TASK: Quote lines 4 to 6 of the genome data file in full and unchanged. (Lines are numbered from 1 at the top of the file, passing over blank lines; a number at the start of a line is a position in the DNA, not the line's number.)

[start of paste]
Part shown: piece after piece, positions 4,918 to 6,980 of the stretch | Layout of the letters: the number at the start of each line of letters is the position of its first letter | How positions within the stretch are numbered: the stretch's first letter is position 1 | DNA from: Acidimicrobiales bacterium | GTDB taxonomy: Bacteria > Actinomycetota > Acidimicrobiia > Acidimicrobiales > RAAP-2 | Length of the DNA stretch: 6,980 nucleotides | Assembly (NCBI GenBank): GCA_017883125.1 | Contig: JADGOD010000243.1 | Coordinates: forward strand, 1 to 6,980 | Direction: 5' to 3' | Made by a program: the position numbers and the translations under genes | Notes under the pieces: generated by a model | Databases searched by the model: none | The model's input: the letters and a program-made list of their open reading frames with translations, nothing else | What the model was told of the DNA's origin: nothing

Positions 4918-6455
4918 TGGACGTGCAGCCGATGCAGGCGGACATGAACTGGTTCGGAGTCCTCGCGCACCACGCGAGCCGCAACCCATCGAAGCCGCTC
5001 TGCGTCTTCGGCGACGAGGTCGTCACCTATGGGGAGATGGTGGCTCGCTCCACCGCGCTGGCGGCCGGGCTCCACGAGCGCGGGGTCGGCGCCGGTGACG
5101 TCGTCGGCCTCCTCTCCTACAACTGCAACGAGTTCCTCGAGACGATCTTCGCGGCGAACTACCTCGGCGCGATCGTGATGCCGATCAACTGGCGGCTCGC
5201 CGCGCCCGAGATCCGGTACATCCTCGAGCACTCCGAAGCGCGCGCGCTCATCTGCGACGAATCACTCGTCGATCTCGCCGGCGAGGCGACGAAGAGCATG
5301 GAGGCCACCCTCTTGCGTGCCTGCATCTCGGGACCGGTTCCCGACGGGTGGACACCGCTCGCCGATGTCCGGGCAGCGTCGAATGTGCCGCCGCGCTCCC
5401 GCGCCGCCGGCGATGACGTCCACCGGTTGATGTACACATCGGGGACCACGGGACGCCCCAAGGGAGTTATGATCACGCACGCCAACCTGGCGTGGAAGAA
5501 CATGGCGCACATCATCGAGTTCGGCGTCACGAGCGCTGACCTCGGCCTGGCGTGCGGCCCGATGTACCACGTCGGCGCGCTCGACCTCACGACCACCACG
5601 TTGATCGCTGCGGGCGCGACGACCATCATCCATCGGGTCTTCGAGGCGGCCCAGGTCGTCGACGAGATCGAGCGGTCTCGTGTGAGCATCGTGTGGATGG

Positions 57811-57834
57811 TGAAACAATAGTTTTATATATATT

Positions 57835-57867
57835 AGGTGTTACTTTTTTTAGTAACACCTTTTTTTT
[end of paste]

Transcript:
5001 TGCGTCTTCGGCGACGAGGTCGTCACCTATGGGGAGATGGTGGCTCGCTCCACCGCGCTGGCGGCCGGGCTCCACGAGCGCGGGGTCGGCGCCGGTGACG
5101 TCGTCGGCCTCCTCTCCTACAACTGCAACGAGTTCCTCGAGACGATCTTCGCGGCGAACTACCTCGGCGCGATCGTGATGCCGATCAACTGGCGGCTCGC
5201 CGCGCCCGAGATCCGGTACATCCTCGAGCACTCCGAAGCGCGCGCGCTCATCTGCGACGAATCACTCGTCGATCTCGCCGGCGAGGCGACGAAGAGCATG